Après moi, le déluge
Water, water everywhere
To frustrated US shippers, going intermodal is proving a shaky alternative to the maxed-out trucking market.
Rail giant CSX provided the latest setback last Thursday with the announcement it would restrict the number of domestic containers it accepts from Chicago.
It was the second time in two months CSX has restricted intermodal traffic.
The other Class I rail companies have also metered intermodal traffic in various traffic lanes to alleviate pressure on clogged-up inland terminals – above all in the vital Chicago area.
And the congestion has taken its toll on performance: according to intermodal marketing firms and industry observers, service standards for intermodal cargo have slipped under the relentless flood of imports pouring into the US. According to one report, it can take up to a week to secure a gate reservation in Chicago.
Industry consultants and traffic management systems providers have advised shippers to use more intermodal options to cope with the dearth of trucking capacity, and despite double-digit rate increases, intermodal is competitive from a cost perspective, but the deterioration in service levels is undermining its appeal.
Traffic statistics for July from the Intermodal Association of North America (IANA) indicate traffic barely grew in July, advancing 0.5% year on year. The previous month it was up 12% on a year earlier. Domestic containers and trailers declined, slipping 5.9% and 7.5%, respectively, while intermodal volume was up 7.8%.
The congestion in the system, combined with eye-watering demurrage charges, prompted a crescendo of protests from importers and shippers as well as intermodal service providers, which caused the administration to take action.
On 22 July, Martin Oberman, chairman of the Surface Transportation Board (STB), wrote to the Class I rail companies asking them to explain their demurrage charges and report the numbers of containers in their systems. His letter expressed “my concerns about significant disruptions within the aspects of the international intermodal supply chain that involve the Class I freight rail network”.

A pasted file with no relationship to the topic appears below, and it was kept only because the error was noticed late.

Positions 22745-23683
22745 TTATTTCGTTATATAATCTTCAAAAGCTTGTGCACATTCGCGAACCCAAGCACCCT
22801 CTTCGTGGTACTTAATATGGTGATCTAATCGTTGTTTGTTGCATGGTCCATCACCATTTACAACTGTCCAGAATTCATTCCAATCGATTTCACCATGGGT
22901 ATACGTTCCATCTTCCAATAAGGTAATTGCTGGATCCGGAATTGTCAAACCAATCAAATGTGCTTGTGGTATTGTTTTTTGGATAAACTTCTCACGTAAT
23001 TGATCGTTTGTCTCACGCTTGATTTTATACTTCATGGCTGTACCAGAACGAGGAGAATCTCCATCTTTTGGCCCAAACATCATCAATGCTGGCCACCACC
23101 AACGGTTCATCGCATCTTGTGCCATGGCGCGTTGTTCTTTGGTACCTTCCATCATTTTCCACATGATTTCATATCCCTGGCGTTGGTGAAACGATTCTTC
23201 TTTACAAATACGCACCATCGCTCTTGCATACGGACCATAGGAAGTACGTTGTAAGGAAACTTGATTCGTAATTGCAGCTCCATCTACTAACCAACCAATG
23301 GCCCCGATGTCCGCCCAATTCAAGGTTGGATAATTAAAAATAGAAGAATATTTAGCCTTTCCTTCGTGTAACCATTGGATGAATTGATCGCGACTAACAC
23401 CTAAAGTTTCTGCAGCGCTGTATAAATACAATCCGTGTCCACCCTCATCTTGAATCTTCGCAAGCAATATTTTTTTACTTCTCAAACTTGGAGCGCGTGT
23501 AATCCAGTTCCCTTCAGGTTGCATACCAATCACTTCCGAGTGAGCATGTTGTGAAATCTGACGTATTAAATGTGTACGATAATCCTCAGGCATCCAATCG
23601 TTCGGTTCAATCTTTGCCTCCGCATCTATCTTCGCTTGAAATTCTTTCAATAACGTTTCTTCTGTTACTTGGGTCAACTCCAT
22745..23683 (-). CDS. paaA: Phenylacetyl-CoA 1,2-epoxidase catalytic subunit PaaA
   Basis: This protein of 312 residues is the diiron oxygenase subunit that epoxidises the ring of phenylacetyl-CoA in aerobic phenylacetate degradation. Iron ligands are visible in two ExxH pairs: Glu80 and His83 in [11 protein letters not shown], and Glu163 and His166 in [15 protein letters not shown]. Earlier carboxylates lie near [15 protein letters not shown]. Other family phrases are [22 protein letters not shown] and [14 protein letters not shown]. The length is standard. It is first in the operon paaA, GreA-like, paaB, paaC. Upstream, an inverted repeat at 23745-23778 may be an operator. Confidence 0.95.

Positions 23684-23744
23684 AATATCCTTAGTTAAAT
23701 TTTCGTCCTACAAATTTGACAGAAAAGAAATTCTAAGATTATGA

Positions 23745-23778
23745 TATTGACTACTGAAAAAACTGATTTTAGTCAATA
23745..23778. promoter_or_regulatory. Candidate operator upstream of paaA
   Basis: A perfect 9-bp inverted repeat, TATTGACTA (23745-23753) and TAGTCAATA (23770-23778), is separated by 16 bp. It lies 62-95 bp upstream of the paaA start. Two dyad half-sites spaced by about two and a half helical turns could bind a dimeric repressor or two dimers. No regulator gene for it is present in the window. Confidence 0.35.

The rail carriers have refuted accusations of ‘bilking’ shippers, arguing that they were actually to blame for congestion because they were not picking up containers fast enough, or holding on to them longer than normal. Demurrage charges and the metering of traffic in certain lanes were necessary measures to shorten container dwell time and bring down congestion, they argued.
A major stumbling block has been a shortage of chassis. Recent efforts to relieve this by creating a neutral chassis pool in Memphis, with the assistance of the STB and the Federal Maritime Commission, failed to make progress because of resistance from chassis providers, which have exclusive contracts with shipping lines.
For shippers, all this spells more misery ahead as the peak season shifts into high gear. Several large rail companies have reactivated shuttered facilities to take pressure off the system, but the situation remains characterised by capacity shortages and lower service levels.
The FTR Shipper Conditions Index, which tracks demand, rates, capacity and fuel prices in the full-load market, declined in its latest reading, and the outlook remains grim.
“The capacity situation is expected to remain tight into 2022 and, while rate increases are expected to moderate their rates of growth through the next several months, they will for the most part remain in positive territory, meaning shippers’ rate relief might feel good, but it is a matter of degrees, as rates will still be going up year over year,” predicted Todd Tranausky, VP of rail and intermodal.
And this tallies with predictions from elsewhere: IANA projects intermodal volumes will climb 9% this year, with domestic container numbers traffic up by about 6% and trailers advancing 1.5-2.5%; CSX and Union Pacific both told investors this summer they expected intermodal congestion to last until next year.